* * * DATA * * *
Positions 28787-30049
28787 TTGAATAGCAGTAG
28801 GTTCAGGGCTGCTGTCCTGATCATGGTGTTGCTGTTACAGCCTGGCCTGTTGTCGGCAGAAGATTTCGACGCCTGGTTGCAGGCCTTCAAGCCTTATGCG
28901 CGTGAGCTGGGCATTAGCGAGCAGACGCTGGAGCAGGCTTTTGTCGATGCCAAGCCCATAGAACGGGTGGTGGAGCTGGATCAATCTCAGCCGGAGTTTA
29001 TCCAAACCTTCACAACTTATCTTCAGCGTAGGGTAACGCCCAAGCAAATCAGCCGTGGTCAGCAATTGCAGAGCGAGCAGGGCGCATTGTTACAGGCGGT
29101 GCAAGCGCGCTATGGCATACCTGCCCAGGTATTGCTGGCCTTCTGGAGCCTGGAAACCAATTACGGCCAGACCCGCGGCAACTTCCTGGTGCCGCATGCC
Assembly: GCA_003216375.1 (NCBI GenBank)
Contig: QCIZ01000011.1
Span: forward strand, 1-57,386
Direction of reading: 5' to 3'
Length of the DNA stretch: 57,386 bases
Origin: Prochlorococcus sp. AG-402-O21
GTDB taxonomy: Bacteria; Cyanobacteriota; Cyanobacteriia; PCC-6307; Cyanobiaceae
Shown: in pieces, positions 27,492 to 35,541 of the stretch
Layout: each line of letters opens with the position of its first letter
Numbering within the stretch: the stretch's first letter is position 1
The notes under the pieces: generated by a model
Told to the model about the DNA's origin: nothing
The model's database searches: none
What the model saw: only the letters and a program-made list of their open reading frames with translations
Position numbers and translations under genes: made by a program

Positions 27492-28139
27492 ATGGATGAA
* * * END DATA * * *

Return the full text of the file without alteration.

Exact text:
Positions 28787-30049
28787 TTGAATAGCAGTAG
28801 GTTCAGGGCTGCTGTCCTGATCATGGTGTTGCTGTTACAGCCTGGCCTGTTGTCGGCAGAAGATTTCGACGCCTGGTTGCAGGCCTTCAAGCCTTATGCG
28901 CGTGAGCTGGGCATTAGCGAGCAGACGCTGGAGCAGGCTTTTGTCGATGCCAAGCCCATAGAACGGGTGGTGGAGCTGGATCAATCTCAGCCGGAGTTTA
29001 TCCAAACCTTCACAACTTATCTTCAGCGTAGGGTAACGCCCAAGCAAATCAGCCGTGGTCAGCAATTGCAGAGCGAGCAGGGCGCATTGTTACAGGCGGT
29101 GCAAGCGCGCTATGGCATACCTGCCCAGGTATTGCTGGCCTTCTGGAGCCTGGAAACCAATTACGGCCAGACCCGCGGCAACTTCCTGGTGCCGCATGCC
Assembly: GCA_003216375.1 (NCBI GenBank)
Contig: QCIZ01000011.1
Span: forward strand, 1-57,386
Direction of reading: 5' to 3'
Length of the DNA stretch: 57,386 bases
Origin: Prochlorococcus sp. AG-402-O21
GTDB taxonomy: Bacteria; Cyanobacteriota; Cyanobacteriia; PCC-6307; Cyanobiaceae
Shown: in pieces, positions 27,492 to 35,541 of the stretch
Layout: each line of letters opens with the position of its first letter
Numbering within the stretch: the stretch's first letter is position 1
The notes under the pieces: generated by a model
Told to the model about the DNA's origin: nothing
The model's database searches: none
What the model saw: only the letters and a program-made list of their open reading frames with translations
Position numbers and translations under genes: made by a program

Positions 27492-28139
27492 ATGGATGAA